Friday, July 30, 2010

The furniture store

The family had furniture stores (used and new) as far back as I can remember. My grandfather Mitchell had a large store on Paisley Road West. I remember going there as a child quite often. It was next to a park (Kinning Park?), and not far from a cinema, called the Lorne. Apparently this was made into a Bingo Hall in 1976, and then demolished in 1986. This area is famous for being the home of the Rangers football team, until this day a place of strong anti-Catholic feeling. My grandmother’s house was a few blocks from the store, on Paisley Road West. Since this was further west (in the direction of Paisley) it was a nicer neighborhood, and flats were spacious. However it still was what was called a tenement. My grandparents always had a maid in these days to do the house keeping and the serving of meals. My Uncle David worked in the store, as did my Aunt Betty. This was good training for their futures, since both ended up later on opening their own business. The local school in the neighborhood was the scene of many clashes between Protestant kids and Catholics kids on Orange day, a day celebrating the Protestant victory over the Catholics in Ireland at the battle of the Boyne in 1690. The organization was called the Orange Lodge, after the Prince of Orange, who became William III of a united Britain. It was a Protestant organization, and reflected the anti-Catholicism of its day. This religious feeling was tied into the rivalry between the football teams the Rangers versus the Celtics, which played at nearby Ibrox Park. Being Jewish, I was not caught up in this rivalry, and stood aside; I suppose not knowing where I belonged in this “religious” struggle. I don’t think it truly was religious, but more a matter of native Scots (Protestants) versus Irish immigrants (the Catholics)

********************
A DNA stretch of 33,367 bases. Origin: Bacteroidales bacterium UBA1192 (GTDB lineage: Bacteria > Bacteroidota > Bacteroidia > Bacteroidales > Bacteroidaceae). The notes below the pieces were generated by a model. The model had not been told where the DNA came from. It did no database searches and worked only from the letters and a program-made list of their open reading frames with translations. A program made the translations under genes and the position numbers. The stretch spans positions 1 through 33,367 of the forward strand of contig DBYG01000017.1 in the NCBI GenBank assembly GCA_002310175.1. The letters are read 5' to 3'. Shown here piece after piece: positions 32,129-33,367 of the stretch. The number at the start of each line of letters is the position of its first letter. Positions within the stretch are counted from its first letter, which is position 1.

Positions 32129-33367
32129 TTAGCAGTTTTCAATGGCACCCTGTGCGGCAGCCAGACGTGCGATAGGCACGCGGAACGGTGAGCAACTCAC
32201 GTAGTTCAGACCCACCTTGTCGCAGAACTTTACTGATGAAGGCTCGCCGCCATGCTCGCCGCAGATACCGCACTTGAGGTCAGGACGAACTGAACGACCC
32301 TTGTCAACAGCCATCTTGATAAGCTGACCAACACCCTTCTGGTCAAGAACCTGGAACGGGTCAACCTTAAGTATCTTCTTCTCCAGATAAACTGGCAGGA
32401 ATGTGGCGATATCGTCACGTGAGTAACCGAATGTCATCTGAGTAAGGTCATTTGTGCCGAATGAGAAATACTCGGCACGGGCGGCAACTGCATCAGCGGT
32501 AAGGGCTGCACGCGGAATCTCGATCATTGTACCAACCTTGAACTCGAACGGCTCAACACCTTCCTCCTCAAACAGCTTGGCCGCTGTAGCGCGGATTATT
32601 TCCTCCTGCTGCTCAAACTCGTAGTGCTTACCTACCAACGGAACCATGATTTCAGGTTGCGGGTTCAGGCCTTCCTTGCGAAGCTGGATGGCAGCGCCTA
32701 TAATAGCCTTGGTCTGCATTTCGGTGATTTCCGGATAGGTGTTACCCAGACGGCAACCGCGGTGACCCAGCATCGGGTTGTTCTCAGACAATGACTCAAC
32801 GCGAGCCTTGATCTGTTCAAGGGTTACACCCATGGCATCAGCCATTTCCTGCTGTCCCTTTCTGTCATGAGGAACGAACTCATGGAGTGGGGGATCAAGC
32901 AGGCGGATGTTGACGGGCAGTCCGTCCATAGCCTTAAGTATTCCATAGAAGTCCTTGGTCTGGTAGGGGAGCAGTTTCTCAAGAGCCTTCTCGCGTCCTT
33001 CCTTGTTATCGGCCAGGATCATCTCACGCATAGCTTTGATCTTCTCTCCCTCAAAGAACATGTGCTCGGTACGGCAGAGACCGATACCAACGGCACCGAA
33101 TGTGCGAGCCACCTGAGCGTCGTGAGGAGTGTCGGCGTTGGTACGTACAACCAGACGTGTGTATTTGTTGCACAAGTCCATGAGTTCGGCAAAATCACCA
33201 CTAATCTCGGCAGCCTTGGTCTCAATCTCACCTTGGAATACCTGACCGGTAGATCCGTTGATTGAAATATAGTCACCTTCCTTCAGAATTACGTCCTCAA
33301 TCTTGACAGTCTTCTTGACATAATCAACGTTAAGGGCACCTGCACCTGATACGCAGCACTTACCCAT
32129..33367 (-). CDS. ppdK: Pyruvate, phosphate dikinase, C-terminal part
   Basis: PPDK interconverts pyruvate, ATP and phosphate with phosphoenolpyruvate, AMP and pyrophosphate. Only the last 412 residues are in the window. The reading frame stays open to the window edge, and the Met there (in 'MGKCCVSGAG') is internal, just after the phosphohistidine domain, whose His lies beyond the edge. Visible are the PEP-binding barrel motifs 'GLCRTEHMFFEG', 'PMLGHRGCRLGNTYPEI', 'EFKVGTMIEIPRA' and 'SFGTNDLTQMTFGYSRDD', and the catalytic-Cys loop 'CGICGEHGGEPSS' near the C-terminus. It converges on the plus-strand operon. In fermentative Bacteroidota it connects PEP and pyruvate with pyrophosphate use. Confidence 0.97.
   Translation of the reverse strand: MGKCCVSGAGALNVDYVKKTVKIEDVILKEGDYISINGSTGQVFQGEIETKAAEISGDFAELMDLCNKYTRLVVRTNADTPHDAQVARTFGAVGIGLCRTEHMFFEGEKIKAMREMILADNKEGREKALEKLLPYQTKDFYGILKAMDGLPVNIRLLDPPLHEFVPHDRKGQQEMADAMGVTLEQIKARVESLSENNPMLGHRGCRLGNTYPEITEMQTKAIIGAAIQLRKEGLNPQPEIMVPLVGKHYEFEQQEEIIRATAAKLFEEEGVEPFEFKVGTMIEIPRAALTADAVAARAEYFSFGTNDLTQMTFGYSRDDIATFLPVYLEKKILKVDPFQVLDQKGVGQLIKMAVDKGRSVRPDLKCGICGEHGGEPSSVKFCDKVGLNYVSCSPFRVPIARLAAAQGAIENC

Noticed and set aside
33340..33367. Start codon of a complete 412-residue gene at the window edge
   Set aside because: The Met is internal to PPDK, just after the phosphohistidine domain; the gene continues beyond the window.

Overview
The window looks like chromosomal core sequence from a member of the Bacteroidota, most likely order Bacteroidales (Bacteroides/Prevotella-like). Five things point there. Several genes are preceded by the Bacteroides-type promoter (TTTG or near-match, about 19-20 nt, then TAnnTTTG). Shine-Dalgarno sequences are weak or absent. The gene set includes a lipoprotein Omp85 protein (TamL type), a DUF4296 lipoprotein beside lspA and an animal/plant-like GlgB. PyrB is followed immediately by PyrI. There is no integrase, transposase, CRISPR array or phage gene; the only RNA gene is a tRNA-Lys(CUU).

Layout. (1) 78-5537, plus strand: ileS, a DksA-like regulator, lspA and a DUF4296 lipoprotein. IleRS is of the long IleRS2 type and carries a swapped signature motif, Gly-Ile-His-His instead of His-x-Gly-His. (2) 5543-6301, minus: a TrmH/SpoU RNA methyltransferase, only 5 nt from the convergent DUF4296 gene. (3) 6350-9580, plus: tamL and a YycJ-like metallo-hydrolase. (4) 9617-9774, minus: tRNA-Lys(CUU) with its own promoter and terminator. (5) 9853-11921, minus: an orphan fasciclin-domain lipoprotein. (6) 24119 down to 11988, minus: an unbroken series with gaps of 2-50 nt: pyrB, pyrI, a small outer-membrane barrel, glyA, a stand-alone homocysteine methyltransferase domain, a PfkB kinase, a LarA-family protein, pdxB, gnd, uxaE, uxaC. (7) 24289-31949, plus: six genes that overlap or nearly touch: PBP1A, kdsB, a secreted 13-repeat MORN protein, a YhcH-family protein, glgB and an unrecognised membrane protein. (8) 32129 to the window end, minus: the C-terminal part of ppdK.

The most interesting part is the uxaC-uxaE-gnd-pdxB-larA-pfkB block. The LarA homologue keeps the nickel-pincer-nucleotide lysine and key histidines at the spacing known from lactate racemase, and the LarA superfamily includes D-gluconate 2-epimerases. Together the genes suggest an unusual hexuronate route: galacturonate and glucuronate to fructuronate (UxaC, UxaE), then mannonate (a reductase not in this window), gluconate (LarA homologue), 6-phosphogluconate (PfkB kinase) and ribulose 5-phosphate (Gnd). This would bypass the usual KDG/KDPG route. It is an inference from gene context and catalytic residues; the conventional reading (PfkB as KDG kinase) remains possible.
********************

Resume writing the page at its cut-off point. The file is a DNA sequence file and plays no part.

My father’s first store was in a run-down, very slummy part of the city, in Houston St. We lived close by. Unfortunately I do not remember the address. I know it was near Shields Road, since I attended school in Scotland St Primary school, now a museum. This was because the school was built by the famous architect Rennie Mackintosh. The area was very run down, full of drunks, and grey/black tenement houses. This was as much as we could afford, since my parents lost everything including their home during the depression of the 1930’s. This shop in Houston St was in existence until some time during the war, when my father was conscripted, and instead of serving in the army, worked in the shipyards (John Brown) as a riveter. This was one of the largest ship building yards in Clydebank. I think he was exempted from the army because he had three small children. It was during this time that he came under the influence of the communist party. All I remember was the name Fraser, which cropped up in conversation and I assume that this was Hamish Fraser who was the communist organizer on the docks at this time. This introduced me to the “ Daily Worker” the communist newspaper, which reinforced my own ideas of the world.
After being released from Service, which I assume was either at the end or towards the end of the war, my father opened a store in Maryhill Rd. Again this was a poor, working class neighborhood. The shop was in a good location not far from a central crossroad, St George’s Cross, and close to the subway station on the Great Western Road. Today it is difficult to recognize the area ,since there are expressways overhead, and St George’s cross has disappeared. I used to walk from school through the city center to reach the shop. After a few years a larger shop was opened in the same area, while eventually the older store was either sold or rented to my uncle David Mitchell.
The store always smelt musty and of furniture polish. Mrs. Stuart was the “ French polisher”, the person who stripped of the old paint and varnished and polished the old furniture until it looked new. French Polishing is a technique in which many layers of shellac and other finishing compounds, including linseed oil are applied to the furniture. It is a very labor-intensive job. Mrs. Stuart was a very hearty, jovial woman, very Scottish, and very upset when her daughter married an Englishman. The furniture was a mix of “ junk” and antiques, and old solid Victoriana. I took a dislike to all the smelly old stuff, and to the downtrodden customers. However it also was a treasure trove. I would find interesting books and lots of sheet music and albums, many of which I still retain until this day. There were probably lots of valuable antiques that were never recognized as such. These goods were superior to what I find in antique shops here in Indiana.